Kauai News

Līhu‘e Woman Pleads Guilty to Fraud in Federal Court

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A Līhu‘e woman pleaded guilty to fraud and theft offenses in federal court on Tuesday, July 20.

Forty-nine-year-old Leihinahina Sullivan appeared before Chief United States District Judge J. Michael Seabright where she pleaded guilty to three counts of wire fraud and one count of aggravated identity theft related to multiple long-running fraudulent schemes. Sentencing is scheduled for Dec. 2, 2021.

“Sullivan’s fraud was wide-ranging and lasted for years,” stated Acting United States Attorney Judith A. Philips. “Her web of lies and manipulation ends with this case. She will be held accountable for the damage she caused by her fraudulent schemes and the money she stole from friends, family, individuals in her community, and public and private institutions.”

According to court documents, Sullivan devised a tax fraud scheme, beginning as early as Jan. 31, 2011, through at least Aug. 23, 2017, to obtain tax refunds from the IRS and the State of Hawai‘i that she and the other individuals were not entitled to receive by filing false returns for herself and for others.


The false federal and state tax returns included fictitious expenses, claims for credits, and other items Sullivan knew were false when made. Sullivan did not review these tax returns with the individuals before she filed the tax returns in their names.

Sullivan transferred the fraudulent tax refunds into several bank accounts that she had access to and controlled, including her personal bank accounts and those of friends and family members, and a non-profit entity that she controlled. Sullivan then spent these tax refunds on personal expenses for herself, her family, and her friends.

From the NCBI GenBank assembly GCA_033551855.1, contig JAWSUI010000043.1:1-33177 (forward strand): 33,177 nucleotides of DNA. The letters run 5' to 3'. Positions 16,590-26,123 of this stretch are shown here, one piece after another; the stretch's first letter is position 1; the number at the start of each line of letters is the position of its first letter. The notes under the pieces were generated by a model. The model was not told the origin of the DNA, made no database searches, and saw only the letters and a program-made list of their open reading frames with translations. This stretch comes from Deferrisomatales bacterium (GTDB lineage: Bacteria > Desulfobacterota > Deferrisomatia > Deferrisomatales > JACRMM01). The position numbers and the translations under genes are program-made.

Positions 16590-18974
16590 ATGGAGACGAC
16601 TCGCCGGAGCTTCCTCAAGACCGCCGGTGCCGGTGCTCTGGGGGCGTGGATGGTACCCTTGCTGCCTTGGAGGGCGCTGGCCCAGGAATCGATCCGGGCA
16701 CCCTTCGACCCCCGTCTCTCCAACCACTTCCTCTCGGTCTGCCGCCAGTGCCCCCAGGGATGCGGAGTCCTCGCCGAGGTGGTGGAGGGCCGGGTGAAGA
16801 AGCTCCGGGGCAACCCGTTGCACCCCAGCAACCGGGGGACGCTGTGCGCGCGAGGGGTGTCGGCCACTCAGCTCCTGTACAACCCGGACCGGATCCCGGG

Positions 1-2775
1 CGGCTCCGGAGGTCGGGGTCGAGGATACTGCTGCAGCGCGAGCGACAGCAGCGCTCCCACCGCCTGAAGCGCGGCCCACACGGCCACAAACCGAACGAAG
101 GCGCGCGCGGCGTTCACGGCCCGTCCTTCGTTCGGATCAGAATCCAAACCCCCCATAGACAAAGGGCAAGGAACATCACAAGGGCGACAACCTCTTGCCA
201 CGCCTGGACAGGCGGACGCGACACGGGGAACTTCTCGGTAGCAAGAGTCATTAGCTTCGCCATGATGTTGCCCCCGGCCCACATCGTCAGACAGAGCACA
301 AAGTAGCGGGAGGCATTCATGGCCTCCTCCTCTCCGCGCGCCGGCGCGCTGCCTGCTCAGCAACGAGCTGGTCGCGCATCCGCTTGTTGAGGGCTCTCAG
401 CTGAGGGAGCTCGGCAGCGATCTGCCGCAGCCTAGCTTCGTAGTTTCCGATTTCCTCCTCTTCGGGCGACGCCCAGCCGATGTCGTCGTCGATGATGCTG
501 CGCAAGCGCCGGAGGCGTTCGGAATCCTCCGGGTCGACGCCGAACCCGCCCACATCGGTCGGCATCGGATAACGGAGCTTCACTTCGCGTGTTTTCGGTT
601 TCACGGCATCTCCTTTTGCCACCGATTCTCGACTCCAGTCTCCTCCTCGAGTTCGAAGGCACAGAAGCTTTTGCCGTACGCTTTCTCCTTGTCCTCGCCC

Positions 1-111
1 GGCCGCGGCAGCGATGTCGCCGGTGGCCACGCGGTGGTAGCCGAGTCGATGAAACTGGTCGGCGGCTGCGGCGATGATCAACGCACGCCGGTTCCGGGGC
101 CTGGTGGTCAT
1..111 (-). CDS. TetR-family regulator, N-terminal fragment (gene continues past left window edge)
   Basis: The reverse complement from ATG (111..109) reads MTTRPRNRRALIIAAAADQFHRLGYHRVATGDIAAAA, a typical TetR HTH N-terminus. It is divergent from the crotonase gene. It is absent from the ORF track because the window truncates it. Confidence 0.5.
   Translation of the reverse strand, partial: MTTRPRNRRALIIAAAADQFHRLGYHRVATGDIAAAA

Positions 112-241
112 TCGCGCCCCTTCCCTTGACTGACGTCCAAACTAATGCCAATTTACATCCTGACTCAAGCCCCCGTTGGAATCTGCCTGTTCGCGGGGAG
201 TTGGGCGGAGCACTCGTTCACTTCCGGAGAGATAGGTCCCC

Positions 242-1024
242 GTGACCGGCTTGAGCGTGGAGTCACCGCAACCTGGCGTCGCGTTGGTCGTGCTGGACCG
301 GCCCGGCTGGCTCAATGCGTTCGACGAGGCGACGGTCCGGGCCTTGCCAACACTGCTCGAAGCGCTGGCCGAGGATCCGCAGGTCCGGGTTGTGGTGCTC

The second scheme involved educational fraud and began Jan. 8, 2011 and lasted through at least Feb. 1, 2017. For college-bound students, Sullivan prepared and submitted false student loan, grant, scholarship, and financial aid applications and documents that requested money from public and private educational-based financial assistance and aid providers.


Sullivan transferred some money from students’ financial aid applications to her personal bank accounts and other bank accounts she controlled, then spent the money on her own personal and other expenses, such as for home construction, retail purchases, and her bills.

In the last fraud scheme Sullivan used personal identification information of many individuals, such as social security numbers and birth dates, to apply for and use credit cards in other peoples’ names without their authorization. In one instance, she submitted an electronic credit card application for an individual whom she knew died on the same day she sent in the application.

Sullivan faces a maximum penalty of 20 years imprisonment and a fine of not more than $250,000 as to each of the three counts of wire fraud, and a mandatory sentence of two years in prison in addition to any other sentence imposed by the court and a fine of up to $250,000 on aggravated identity theft when she is sentenced. Chief Judge Seabright will determine any sentence after considering the U.S. Sentencing Guidelines and other statutory factors.


“Sullivan admitted to defrauding her community and taking money from taxpayers, students, and financial institutions for her own personal profit,” said Acting Special Agent in Charge Corinne Kalve of IRS-CI. “This guilty plea is a reminder that IRS-CI will continue to follow the money and investigate those who prey on their communities.”


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